NFA Reveals Commissions Chaos in Churning Case
By Paul Springer
It’s easy to lose your shirt — and everything else — trading derivatives and currencies, but your loss may well be the broker’s gain. Brokers are entitled to make an honest living on commission regardless of how the trades turn out, but the National Futures Association recently painted an ugly portrait of brokers that didn’t turn out to be very honest.
The NFA permanently barred 20/20 Trading Co., and its principals Sharief McDowell and Bharat Adatia for five years, in an enforcement action that accused the parties of “failing to uphold high standards of commercial honor and just and equitable principles of trade.”
That’s a pretty pale rendering of what attracted the NFAs attention. The CFTC referred a customer to the NFA, which learned that within two days of the customer opening an account with $31,000 in 2007, 20/20 recommendations led to 144 trades that generated commissions of $13,000.
The NFA reviewed additional accounts and found that when it came to trade ideas, 20/20 often recommended the losing kind:
The spread strategies that 20/20 recommended generated large commissions for 20/20 but frequently made no financial sense for customers. In some instances, customers could have obtained similar market exposure with outright futures or option positions rather than the spreads that 20/20 recommended, but this would have meant substantially fewer trades and, in turn, substantially smaller commissions for 20/20.
Traders need to balance potential risks and rewards, but at times 20/20 recommended trades that couldn’t possibly win:
Sometimes the spreads that 20/20 recommended were automatic losing trades from the moment they were placed due to the fact that the commissions and fees charged on the spread exceeded premiums collected. Out of the twenty customer accounts held at [a clearing company] that NFA reviewed, all but one had at least one option spread that was an automatic losing trade on which the customer had no ability to profit.
The NFA says 95% of the firm’s customers lost money in 2006, 2007 and 2008, much of which was incinerated in retirement accounts.
The pair denied some allegations and said they lacked information to evaluate others, but they said trading results reviewed by NFA “speak for themselves” with respect to the NFA’s claim that 95% of its customers lost money.
Anyone interested in how derivative transactions can be structured to benefit the broker at the expense of the trader should take a look at the NFA’s analysis of trades. One example from a review of an iron condor vertical spread trade:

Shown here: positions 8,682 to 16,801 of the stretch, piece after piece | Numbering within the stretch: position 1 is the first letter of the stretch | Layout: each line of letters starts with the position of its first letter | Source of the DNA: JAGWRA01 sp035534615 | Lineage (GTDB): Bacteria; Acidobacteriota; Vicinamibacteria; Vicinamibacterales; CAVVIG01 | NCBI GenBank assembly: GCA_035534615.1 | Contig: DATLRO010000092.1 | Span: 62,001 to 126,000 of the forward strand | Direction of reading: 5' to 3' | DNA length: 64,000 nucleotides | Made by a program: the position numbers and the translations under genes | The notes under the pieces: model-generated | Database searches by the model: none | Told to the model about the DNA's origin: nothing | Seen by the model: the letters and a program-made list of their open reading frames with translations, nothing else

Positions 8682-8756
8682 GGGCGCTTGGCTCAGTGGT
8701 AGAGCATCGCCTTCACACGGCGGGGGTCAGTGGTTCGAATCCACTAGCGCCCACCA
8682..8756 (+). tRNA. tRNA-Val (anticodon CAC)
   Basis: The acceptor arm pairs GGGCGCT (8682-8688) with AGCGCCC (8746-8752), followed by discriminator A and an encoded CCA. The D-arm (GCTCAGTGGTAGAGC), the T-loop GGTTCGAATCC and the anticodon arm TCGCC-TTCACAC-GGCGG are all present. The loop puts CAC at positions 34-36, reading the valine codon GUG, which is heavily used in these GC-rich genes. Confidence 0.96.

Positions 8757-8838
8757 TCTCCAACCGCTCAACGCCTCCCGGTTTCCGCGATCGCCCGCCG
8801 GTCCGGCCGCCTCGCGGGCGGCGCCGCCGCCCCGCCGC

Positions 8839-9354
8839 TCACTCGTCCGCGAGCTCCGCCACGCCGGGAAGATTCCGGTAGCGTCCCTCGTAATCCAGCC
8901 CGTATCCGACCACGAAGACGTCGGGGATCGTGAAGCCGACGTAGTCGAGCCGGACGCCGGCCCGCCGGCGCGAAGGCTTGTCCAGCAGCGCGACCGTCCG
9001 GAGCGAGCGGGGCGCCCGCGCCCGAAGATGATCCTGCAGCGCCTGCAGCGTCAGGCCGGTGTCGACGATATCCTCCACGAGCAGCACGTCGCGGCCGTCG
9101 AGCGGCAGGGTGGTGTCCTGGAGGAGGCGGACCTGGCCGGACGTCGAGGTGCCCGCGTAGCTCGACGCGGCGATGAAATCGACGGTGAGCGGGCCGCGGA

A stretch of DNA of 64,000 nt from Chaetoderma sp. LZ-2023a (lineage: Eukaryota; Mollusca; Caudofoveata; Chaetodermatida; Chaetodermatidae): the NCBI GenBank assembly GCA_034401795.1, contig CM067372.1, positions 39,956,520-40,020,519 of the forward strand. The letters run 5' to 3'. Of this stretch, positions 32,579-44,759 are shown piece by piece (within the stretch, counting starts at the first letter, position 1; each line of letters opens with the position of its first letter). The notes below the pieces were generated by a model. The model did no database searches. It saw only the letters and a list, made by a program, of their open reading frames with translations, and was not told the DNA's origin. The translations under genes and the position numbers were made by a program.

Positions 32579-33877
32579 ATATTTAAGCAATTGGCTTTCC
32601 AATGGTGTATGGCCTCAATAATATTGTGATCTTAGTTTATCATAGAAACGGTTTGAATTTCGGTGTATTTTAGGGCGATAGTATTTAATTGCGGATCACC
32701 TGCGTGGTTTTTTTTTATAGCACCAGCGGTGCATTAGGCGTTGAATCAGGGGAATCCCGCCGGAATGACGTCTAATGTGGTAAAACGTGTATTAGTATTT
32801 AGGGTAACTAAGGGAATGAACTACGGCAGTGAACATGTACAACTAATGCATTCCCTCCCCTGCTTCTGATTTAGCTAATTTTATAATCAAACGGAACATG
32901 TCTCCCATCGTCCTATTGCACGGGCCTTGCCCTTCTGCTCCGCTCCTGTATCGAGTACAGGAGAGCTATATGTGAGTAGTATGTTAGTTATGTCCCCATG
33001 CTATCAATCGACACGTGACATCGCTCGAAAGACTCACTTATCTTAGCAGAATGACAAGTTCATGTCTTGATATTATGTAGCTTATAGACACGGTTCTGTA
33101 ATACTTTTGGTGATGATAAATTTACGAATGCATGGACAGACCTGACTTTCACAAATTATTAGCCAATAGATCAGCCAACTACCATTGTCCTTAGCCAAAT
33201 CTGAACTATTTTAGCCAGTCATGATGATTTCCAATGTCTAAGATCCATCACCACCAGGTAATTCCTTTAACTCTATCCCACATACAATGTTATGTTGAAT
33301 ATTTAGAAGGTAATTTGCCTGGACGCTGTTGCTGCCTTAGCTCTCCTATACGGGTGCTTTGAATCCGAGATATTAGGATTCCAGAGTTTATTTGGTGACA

[The client] paid commissions and fees equal to 53% of the premium collected, thus benefitting 20/20 and McDowell more than it did [The client]. Moreover, the call leg of the lron Condor made absolutely no financial sense as the commissions and fees of $1,987.14 greatly exceeded the $220 net premium [The client] collected. As such, [The client] incurred significant additional financial risk while receiving absolutely no financial benefit. In fact, if that leg of the trade had not been executed, [The client] would have saved $1,767.14 and been exposed to considerably less risk.
In another case, the NFA claims, a cold call persuaded a client to open an account with about $50,000, “his entire life savings from his IRA.” The account generated $15,000 in commissions in the first two days, and it had a debit balance of $1,200 when it was closed about a month later.
Even with low fees, the first rule of derivative trading always applies: you can always lose more than you’ve made, and you can lose it more quickly than you made it. Throw in the old adage of caveat emptor and an abusive fee structure, and you’re frankly better off buying lottery tickets — at least there’s a slight chance you might win.
- Greed Isn’t Good: Enforcement RoundupThe wheels of justice grind with proverbial sluggishness, but grind they do. Here is a compendium of recent...
- Street Dodges Volcker with Prop Trading MovesBack in the 1990s, Nasdaq created the Small Order Execution System (SOES) to help the little guy get...
- Flash Crash: A Cold Case?Picked up this morning by Jim Kim over at FierceFinance is a Reuters Article that, as Jim puts...
Short URL: http://www.traderdaily.com/?p=7561